John Stanton: Law, Localism, and the Constitution: A Comparative Perspective

Local government is an aspect of UK constitutional law that is often neglected or overlooked. Councils, though, are a vital part of our governmental order, providing the services and opportunities, and making the decisions and policies, that shape a large part of our day-to-day lives. They are also the institutions of government with which the population interact most frequently. Local government across the UK, however, is hampered by the constitutional system of which it is part. The predominance of the sovereign Parliament and the lack of any codified constitutional provision means that councils in the UK are at the mercy of the centre and that they do not enjoy any protection from easy change, manipulation or prescription. This has a profound effect on the way in which councils operate, as my new book, “Law, Localism, and the Constitution: A Comparative Perspective”, explores.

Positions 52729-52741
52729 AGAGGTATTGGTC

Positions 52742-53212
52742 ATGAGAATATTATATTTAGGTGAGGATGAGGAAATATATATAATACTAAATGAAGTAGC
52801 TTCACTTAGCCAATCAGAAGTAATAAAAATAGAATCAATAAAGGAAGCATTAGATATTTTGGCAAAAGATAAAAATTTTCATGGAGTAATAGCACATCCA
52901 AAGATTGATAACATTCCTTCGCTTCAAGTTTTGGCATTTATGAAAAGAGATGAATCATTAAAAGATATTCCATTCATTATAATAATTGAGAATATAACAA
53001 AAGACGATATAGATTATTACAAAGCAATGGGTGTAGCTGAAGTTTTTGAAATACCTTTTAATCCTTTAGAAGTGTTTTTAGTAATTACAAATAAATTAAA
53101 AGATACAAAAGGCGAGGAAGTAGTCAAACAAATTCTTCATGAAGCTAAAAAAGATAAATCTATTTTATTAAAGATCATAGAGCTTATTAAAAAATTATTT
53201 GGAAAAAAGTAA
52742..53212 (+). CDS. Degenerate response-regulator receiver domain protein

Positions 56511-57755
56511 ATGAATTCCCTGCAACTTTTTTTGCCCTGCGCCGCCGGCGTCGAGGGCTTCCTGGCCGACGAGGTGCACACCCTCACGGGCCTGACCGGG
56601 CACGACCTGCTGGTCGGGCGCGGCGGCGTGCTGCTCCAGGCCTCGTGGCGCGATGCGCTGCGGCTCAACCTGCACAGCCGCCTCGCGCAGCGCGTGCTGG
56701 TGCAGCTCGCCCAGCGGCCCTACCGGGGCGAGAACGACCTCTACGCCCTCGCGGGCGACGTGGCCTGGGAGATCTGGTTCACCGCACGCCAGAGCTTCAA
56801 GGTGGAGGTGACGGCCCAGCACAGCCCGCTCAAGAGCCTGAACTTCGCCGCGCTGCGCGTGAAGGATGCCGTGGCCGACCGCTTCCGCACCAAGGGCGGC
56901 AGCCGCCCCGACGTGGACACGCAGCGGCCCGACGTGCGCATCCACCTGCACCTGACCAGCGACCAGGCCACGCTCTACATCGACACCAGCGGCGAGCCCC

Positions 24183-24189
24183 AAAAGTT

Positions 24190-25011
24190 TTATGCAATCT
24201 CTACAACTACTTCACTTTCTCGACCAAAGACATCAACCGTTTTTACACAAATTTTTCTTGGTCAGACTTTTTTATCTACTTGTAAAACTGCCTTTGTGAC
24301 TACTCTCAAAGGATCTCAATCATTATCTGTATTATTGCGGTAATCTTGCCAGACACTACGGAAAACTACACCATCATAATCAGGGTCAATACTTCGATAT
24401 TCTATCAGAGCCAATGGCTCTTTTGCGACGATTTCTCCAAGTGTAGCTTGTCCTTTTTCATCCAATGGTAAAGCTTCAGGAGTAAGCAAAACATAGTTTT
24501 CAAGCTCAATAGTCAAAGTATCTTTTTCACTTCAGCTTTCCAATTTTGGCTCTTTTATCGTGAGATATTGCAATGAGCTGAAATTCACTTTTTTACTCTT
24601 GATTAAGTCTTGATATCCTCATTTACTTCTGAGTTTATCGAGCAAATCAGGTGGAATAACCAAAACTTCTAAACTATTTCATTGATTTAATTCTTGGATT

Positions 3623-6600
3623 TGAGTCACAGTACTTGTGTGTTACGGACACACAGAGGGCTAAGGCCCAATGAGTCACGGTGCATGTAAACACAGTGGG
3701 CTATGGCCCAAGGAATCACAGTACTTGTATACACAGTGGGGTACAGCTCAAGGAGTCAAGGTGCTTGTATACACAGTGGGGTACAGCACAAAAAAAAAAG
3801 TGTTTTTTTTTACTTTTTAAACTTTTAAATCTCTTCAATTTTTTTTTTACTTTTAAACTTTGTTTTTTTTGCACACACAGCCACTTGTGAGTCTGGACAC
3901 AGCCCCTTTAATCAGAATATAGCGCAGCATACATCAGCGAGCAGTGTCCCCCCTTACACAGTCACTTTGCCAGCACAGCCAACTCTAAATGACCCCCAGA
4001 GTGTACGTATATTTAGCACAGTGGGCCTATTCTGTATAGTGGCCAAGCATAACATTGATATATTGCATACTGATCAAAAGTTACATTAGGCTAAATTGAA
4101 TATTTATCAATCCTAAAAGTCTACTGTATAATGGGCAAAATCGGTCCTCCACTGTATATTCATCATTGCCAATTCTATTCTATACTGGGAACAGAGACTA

This post is intended to mark the publication of the monograph, giving a flavour of its contents and identifying the important contribution to the field that it seeks to make. The book offers an historical, empirical, and comparative examination of local government across the different parts of the UK. In so doing, it explains councils’ constitutional status and discusses how this hinders the realisation of genuinely “local” government, proposing a number of reforms that would correct this reality. The defining feature of the book is the wealth of empirical data that informs its discussions and conclusions. At two points during the project, surveys were sent to councils across different parts of the country to seek views on a range of issues, including central-local relations, local government finance, internal and external council organisation, democracy, and local government reform. Councillors’ answers to these surveys provided both inspiration for the focus of the various chapters as well as evidence of many of the arguments and conclusions offered throughout.